João Paulo – 6 | Community – 7.2
JP did his job in the middle of the field with his usual patience, traveling horizontally to cover in front of the back four. He had 55 touches on the afternoon but couldn’t translate them into a lot of attacking looks, instead keeping what little possession Seattle could manage. His clean 86 percent passing rate was essential to maintaining shape across a midfield that was gouged several times.
One thing I liked: JP still managed to impact this match on both sides of the field. Although he only had a single shot, he once again was excellent on set pieces, whether going direct in the 17th minute on a Seattle corner kick goal, or changing up the angle and passing wide in the 72nd minute for the game-winning goal.
One thing I didn’t like: This was a less impactful match than usual from the Brazilian, and he was only credited with two tackles. Some of the midfield confusion was due to him being on a different page than teammates when looking to advance the ball. An uncharacteristic loose pass in the 31st minute was directly out of bounds instead of to a teammate.
Going forward: The ability to flex him or Albert Rusnák on set pieces (or even both for short corners) is a useful tactic the team can leverage to create sustainable offense. As Seattle’s midfield coalesces during this season, it’s a given that João Paulo will start and excel in the defensive midfield.
Jordan Morris– 6 | Community – 6.9
Morris was an effective attacking option on the left but failed to get into many 1-v-1 situations where he could utilize his speed to open the defense. The LA team was clearly set up to prevent that very thing, so it was great to see Jordan move around to earn 41 touches instead of fading into the background. He contributed a shot on goal, 78 percent passing, and forced the defense to shift, opening the opposite flank for Seattle to ultimately have success, while also scoring a booming rocket goal to bring the Sounders back into the match.
One thing I liked: Morris has developed a maturity to his game, knowing when to turn on the burst and attack and when to control and find teammates. His ability to possess in tight areas and create advantages through aerial and holdup play is underrated, and something Seattle utilized in a match where possession was at a premium. His positioning and persistent effort were key to his ability to score in the 17th, bringing Seattle back to level.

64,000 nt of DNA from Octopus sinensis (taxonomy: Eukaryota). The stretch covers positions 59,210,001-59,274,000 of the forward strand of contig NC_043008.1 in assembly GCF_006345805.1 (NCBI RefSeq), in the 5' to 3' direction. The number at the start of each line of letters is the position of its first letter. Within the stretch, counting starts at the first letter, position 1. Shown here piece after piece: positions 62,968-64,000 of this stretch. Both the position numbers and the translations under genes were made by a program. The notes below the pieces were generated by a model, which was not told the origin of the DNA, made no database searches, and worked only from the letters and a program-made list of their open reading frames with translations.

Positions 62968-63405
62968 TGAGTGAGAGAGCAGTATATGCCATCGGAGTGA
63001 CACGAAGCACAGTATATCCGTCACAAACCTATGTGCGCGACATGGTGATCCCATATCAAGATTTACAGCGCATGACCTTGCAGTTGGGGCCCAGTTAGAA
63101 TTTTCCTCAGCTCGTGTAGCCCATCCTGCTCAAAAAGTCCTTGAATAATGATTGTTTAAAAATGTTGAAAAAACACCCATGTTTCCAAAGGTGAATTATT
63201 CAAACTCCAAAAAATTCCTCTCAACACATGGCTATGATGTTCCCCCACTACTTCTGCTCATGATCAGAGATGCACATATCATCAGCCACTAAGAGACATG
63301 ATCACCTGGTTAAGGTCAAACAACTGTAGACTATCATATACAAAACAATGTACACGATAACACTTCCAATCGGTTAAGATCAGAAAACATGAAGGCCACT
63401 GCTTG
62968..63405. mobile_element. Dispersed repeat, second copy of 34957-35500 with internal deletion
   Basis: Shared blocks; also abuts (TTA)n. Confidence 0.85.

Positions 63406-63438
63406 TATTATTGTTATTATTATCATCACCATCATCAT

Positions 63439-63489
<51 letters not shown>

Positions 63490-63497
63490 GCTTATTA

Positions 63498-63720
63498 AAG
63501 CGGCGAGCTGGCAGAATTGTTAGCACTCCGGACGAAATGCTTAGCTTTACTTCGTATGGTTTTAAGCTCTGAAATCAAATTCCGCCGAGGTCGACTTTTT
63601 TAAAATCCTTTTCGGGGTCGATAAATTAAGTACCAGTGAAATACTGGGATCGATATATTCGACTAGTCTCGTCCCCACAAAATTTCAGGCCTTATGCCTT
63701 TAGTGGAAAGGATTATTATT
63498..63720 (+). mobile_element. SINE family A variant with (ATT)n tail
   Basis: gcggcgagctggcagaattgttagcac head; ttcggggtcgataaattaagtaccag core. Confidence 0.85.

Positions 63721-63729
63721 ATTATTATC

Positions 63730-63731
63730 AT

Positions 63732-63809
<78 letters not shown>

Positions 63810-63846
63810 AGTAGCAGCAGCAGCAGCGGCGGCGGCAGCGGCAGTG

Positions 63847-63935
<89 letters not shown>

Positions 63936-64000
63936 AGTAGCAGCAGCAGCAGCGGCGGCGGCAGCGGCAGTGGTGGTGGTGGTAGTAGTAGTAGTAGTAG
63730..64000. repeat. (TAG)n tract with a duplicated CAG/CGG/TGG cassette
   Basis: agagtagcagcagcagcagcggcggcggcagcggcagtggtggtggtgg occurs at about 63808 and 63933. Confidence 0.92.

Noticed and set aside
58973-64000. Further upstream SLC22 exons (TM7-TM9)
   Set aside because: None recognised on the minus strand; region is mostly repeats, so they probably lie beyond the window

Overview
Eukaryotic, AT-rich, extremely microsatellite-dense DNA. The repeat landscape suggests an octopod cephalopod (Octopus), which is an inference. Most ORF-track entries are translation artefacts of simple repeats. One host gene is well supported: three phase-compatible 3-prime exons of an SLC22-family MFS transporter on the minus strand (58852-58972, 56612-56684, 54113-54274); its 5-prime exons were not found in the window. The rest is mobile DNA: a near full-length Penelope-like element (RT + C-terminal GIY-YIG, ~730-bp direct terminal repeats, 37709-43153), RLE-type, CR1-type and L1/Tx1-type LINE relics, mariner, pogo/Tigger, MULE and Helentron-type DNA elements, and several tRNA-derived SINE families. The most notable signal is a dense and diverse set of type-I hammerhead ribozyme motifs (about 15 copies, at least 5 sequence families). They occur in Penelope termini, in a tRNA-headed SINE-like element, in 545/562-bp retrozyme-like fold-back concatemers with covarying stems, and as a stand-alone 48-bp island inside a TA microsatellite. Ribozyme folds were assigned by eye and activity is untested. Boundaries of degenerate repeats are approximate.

One thing I didn’t like: Although the combination with Nouhou on the left looked better (especially a 23rd minute overlap), Jordan played this match more tentatively than he needed to. Having him and Nouhou bombing forward on top of each other isn’t necessary, but there were chances for Morris to abuse poor outside defenders from LA.
Going forward: Sometimes Morris should take on an entire defense and surprise himself with the results. He has shown the ability to take over matches, but he needs to find more consistent aggression and belief in himself. Even playing conservatively, he is part of solid play, but there could be so much more.
Albert Rusnák – 6 | Community – 6.2 (off 81’ for Cissoko)
Rusnák got another start at the central attacking midfield position and did a great job moving around the field to support both offensive and defensive endeavors. He had a shot on goal, a key pass, and 81 percent completion rate. When you add in his stellar defensive contributions, including a massive 86 percent success rate on nine midfield duels, Albert is settling in as a key cog to the Sounder midfield.
One thing I liked: This match had a few “pass before the pass” sort of plays from Rusnák, especially his over-the-top inch-perfect ball to find a streaking Alex Roldan up the wing en route to some Montero Magic right before the half. A similarly impressive pass in the 62nd minute found Arreaga’s head prior to the post, in what could have been a set piece assist had the goal frame cooperated.
One thing I didn’t like: Seattle hasn’t had a central midfielder with only 25 touches in a match in a long time, and there’s an adjustment necessary for a team used to a ball-dominant central player. Although the Sounders won, there is room for Rusnák to demand more touches and he clearly has the class to do so. This team might be better if he does.
Going forward: The overall class from Rusnák has trickled through into many small highlights, but we are still waiting for that big moment where he shows he is simply better than most players on the field. His ability to fit seamlessly as part of a winning team culture is excellent, and hopefully his play translates into actual goals soon.